During this hiatus, Bendigo had miraculously recovered from his injury and a third rematch was arranged for a sweltering day in September 1845. Caunt lost three stones for the fight, weighing in at one pound under fourteen stone for the first and only time in his career. But everything else was at it had always been: there was the usual calamity over location, the Lambs were as rowdy as ever, and Bendigo delighted in taunting his opponent. The fight itself lasted 93 rounds, with Bendigo declared the winner after a dubious foul.

There was talk of a fourth fight against Bendigo, with Caunt insisting it must happen on a raised stage so that the Nottingham Lambs couldn’t pervert proceedings, but this never materialised. Instead, Caunt pursued a successful career as landlord of The Coach and Horses, where he would entertain punters with his party trick: flattening a pint pewter pot with only the fingers of one hand. But disaster struck in 1851 when a fire broke out and two of his children perished in the flames. He would never be the same again and eventually lost his licence. Soon after he passed away on 10 September 1861 at the age of 46. He was buried in St Mary Magdalene Parish in Hucknall, in the same church as Lord Byron. Rumour has it that more people visited his grave towards the end of the nineteenth century than that of the flamboyant poet.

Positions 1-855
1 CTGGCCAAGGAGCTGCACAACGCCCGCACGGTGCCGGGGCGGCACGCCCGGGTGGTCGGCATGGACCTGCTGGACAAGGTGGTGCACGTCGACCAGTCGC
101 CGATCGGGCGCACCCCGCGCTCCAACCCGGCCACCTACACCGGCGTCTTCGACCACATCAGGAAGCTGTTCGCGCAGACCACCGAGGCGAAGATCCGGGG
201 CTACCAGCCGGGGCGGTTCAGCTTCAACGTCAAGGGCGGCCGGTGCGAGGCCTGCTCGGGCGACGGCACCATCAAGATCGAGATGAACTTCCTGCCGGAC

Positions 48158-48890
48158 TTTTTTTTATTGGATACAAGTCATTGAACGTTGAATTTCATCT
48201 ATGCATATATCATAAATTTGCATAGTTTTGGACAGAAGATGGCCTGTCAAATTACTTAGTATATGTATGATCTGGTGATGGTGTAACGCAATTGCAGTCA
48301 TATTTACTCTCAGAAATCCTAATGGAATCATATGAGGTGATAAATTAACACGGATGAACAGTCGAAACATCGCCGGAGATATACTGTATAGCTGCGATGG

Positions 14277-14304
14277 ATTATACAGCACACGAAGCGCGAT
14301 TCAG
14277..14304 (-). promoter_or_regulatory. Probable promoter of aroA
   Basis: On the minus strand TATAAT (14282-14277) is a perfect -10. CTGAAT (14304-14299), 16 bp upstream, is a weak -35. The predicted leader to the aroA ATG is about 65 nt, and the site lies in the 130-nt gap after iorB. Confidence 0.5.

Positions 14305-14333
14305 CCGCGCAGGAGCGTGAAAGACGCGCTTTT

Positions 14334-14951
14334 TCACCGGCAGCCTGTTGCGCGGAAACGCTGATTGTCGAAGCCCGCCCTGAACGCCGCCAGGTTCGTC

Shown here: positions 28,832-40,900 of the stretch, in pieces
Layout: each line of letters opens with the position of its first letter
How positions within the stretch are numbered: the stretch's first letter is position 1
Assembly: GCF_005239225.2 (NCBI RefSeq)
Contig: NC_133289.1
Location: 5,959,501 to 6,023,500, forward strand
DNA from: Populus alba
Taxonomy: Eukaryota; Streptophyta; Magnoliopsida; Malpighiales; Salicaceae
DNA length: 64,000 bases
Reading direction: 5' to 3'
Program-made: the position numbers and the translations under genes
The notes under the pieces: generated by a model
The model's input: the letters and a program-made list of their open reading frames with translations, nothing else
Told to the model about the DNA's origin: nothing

This article originally appeared in Dawn of the Unread. To read more about Ben Caunt and Bendigo, please see their comic Bendigo versus Nottingham.

The source for this article was: Ben Caunt: The Nottinghamshire Bare-Knuckle Boxer who Became Champion of England by David Fells